Glossary of Diabetic Terms - U

A | B | C | D | E | F | G | H | I | J | K | L | M | N | O | P | Q | R | S | T | U | V | W | X | Y | Z

U-100: See unit of insulin.

Ulcer: A break in the skin; a deep sore. People with diabetes may develop ulcers from minor scrapes on the feet or legs, from cuts that heal slowly, or from the rubbing of shoes that don't fit well. Ulcers can become infected and should be treated promptly.

Ultralente insulin: A type of insulin that is long acting, usually the action of this type of insulin works for 25-36 hours after injection. This type of insulin has an onset of action four to five hours after injecting and works most powerfully at eight to 14 hours after injection.

Unit of insulin: The basic measure of insulin. U-100 is the most common concentration of insulin. U-100 means that there are 100 units of insulin per milliliter (ml) of liquid. For the occasional patient that has severe insulin resistance insulin is available as a U-500 form.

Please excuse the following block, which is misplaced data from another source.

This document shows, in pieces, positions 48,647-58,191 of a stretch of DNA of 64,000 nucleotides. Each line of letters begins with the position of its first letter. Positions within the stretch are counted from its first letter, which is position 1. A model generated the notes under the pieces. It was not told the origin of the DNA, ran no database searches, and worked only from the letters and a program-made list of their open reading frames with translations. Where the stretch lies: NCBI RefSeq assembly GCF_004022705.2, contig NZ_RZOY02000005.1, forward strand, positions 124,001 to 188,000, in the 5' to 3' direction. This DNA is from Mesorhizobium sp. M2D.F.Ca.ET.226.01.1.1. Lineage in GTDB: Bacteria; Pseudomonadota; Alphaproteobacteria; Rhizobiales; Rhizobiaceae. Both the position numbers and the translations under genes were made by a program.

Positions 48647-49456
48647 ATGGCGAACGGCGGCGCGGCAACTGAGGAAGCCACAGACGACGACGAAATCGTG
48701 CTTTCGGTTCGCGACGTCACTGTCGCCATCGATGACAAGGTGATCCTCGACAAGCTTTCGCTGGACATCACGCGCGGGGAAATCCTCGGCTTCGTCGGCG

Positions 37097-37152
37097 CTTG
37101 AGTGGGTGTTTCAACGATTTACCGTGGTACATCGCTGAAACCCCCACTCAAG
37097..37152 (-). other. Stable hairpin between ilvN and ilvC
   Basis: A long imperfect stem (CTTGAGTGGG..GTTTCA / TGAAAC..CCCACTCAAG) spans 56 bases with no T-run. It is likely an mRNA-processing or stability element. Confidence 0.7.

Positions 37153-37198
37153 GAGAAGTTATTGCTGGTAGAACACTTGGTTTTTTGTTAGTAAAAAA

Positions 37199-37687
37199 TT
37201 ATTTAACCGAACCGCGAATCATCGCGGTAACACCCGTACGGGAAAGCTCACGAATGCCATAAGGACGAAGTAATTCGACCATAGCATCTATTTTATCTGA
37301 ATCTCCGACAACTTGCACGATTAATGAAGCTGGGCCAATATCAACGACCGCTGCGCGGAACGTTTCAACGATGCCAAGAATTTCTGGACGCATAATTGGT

Unstable diabetes: See brittle diabetes.

Urine testing: Checking urine to see if it contains ketones. If you have type 1 diabetes, are pregnant and have diabetes, or have gestational diabetes, your doctor may ask you to check your urine for ketones. This is an easy test done at home with a dipstick measure.

Urologist: A doctor who specializes in treatment of the urinary tract for men and women, as well as treatment of the genital organs for males.

Being a border city has advantages and disadvantages, one disadvantage is having to always refer to imperial and metric units against your will. Sometimes you end up with a strange mix, I usually refer to temperature in the summer in F and temperature in the winter seems to make more sense in C.
If you know anyone in the US and have ever had a conversation about blood sugar, it may surprise you to hear how happy they are to have their fasting sugars below 100 (which in Canada would equate to about 5.5), or them to hear you explain how you had a SLIGHT low of 3.5 (which in the US would actually equate to 63).
www.attackofthesugar.com

According to a new study published in the British Medical Journal, regularly eating white rice significantly increases the risk of Type 2 diabetes.

The authors from the Harvard School of Public Health looked for evidence of the association between eating white rice and Type 2 diabetes in previous studies and research. The new study focuses on finding a direct link between the risk and the amount of rice eaten. This study also seeks to determine if the risk of Type 2 diabetes is greater in Asian countries, whose diet consists of more white rice than westerners.
www.redorbit.com